© 2016 Created byJane Nicolet

Monsieur Perdue

September 4, 2017

Monsieur Perdue

 

Oh, my friends, I am on my way to falling in love. Move over Mr. Darcy; welcome to my heart, Monsieur Perdue. Tall, kind, intelligent and, yes, tortured, the main character of Nina George’s The Little Paris Bookshop is the very sort of philosopher who fascinates me. His finely-honed perceptive sense of the needs of another’s heart intrigues and opens mine. Just beyond his imagination is the poetic healing in the words of shared human interaction.

 

From within his beloved bookshop, Perdue quietly claims that his deep passion for the books he houses and sells rests within their potential as healers of life’s ills. They are the first-aid kit from which he readily creates courses of treatments for readers. Owner of the Literary Apothecary, a barge he fashioned into a bookstore with his own hands, the bookseller explains to a grandmother he’s just met that his desire is to let his books bring, “mainly in homeopathic doses,” a kind of therapy to others who may be suffering from the “major and minor ailments of existence.”  Yes, I do believe I can sustain a love for this gentle man who finds pleasure using his gifts – decades analyzing the rhythms of language and comparing the voices and messages of authors – and his possessions – his “most useful” eight thousand books – listening to and advising others who have feelings and emotions that “no therapist is interested in.”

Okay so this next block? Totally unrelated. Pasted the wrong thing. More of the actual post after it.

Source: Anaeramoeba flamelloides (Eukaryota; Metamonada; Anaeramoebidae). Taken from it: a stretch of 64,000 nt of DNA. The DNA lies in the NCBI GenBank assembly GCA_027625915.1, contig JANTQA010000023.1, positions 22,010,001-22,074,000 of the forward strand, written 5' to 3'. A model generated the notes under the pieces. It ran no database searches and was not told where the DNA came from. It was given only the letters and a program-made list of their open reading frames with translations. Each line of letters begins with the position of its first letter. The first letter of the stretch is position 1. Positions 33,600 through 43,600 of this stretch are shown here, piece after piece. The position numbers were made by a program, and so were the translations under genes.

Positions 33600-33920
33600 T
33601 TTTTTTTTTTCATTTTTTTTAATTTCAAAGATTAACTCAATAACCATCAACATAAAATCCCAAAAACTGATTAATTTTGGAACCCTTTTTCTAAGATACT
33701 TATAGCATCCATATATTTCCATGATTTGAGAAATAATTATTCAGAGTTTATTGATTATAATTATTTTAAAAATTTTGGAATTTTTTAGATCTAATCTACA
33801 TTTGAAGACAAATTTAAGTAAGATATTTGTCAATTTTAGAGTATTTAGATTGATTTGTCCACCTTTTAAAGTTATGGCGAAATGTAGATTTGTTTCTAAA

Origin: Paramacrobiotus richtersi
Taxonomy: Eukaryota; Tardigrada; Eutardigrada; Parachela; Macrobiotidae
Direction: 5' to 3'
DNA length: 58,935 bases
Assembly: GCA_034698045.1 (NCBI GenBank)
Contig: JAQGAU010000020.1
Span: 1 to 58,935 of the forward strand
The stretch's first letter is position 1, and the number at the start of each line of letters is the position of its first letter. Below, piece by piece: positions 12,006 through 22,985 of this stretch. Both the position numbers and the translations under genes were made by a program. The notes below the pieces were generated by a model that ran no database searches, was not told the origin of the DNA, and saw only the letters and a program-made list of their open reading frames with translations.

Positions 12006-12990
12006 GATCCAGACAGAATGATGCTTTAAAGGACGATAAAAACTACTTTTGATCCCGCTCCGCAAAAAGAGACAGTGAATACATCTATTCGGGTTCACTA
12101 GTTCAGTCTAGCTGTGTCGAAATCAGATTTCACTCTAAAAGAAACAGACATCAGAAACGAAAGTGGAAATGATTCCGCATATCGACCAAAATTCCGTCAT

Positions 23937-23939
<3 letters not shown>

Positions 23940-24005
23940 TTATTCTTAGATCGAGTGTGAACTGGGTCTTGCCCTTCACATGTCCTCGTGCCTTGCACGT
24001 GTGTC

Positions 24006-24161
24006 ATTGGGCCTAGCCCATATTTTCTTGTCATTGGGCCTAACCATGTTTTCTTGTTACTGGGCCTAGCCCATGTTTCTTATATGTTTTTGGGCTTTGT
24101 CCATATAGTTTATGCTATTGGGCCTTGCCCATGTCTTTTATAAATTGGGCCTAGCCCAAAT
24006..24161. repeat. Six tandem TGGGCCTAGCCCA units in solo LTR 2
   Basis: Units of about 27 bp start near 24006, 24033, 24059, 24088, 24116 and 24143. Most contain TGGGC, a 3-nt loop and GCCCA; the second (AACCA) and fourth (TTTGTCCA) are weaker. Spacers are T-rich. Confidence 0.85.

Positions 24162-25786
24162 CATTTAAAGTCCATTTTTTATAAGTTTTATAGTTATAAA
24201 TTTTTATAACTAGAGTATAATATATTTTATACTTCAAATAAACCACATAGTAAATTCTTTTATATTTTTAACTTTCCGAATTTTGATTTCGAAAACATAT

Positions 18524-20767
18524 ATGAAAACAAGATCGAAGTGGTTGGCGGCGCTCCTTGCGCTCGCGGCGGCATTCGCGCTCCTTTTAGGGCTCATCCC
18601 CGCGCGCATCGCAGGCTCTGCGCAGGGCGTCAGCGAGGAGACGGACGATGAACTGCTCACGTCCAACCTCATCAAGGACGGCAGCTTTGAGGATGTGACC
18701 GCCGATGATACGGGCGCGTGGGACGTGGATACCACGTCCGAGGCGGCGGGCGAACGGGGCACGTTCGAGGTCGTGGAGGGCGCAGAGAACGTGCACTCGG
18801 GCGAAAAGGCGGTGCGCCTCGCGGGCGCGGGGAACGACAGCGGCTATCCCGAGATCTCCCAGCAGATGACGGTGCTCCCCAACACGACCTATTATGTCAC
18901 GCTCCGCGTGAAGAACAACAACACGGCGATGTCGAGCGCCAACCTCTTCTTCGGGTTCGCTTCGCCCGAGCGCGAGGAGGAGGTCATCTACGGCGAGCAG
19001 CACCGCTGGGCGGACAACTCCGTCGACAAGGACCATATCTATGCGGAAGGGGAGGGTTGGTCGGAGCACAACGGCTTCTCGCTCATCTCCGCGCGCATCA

During business hours on the barge, Monsieur Perdu uses his considerable instincts to discern what’s troubling each soul he meets. He freely states: “It is a common misconception that booksellers looked after books. They look after people.” Ah, but I sense potential for heartache: this courageous and tentative character, who intuits from his questions in a single, engaged conversation which of his books’ medicine might gentle another back to health, has no desire to correct what ails him. He believes himself too damaged by lost love to try. And it is his fear of opening his own heart to feeling again that will leave him unable to love me back. So sad . . . he has turned his own heart to stone, walled off his own soul. The liberation he enjoys nurturing in another is terrifying to Perdue.

 

“Books are like people, and people are like books” my bookseller states. He studies those who peruse his many shelves and wonders: “is he or she the main character in his or her life?” And I wonder will my Perdue discover the answer to that question about himself. Luckily, I’ve only known this interesting man for thirty pages; I have hope he will become loving and lovable before page 370. After all, Mr. Darcy is now a recovering brooder and snob. Surely all things are possible.

 

While I prepare to post this for you, I admit to smiling a little wistfully. What does my affection for this damaged, lovely man, alive only on the pages of a novel, say about me? Perhaps it says I’m hopeful, that I believe in the reclamation of Monsieur Perdue and others like him, and that I have the assurance that anyone who offers wonderful gifts to others cannot help but find the grace to offer a full, loving life to himself. Really . . . all things are possible, and I have another three hundred pages to witness something redemptive unfold.

 

Jane

 

 

 

 

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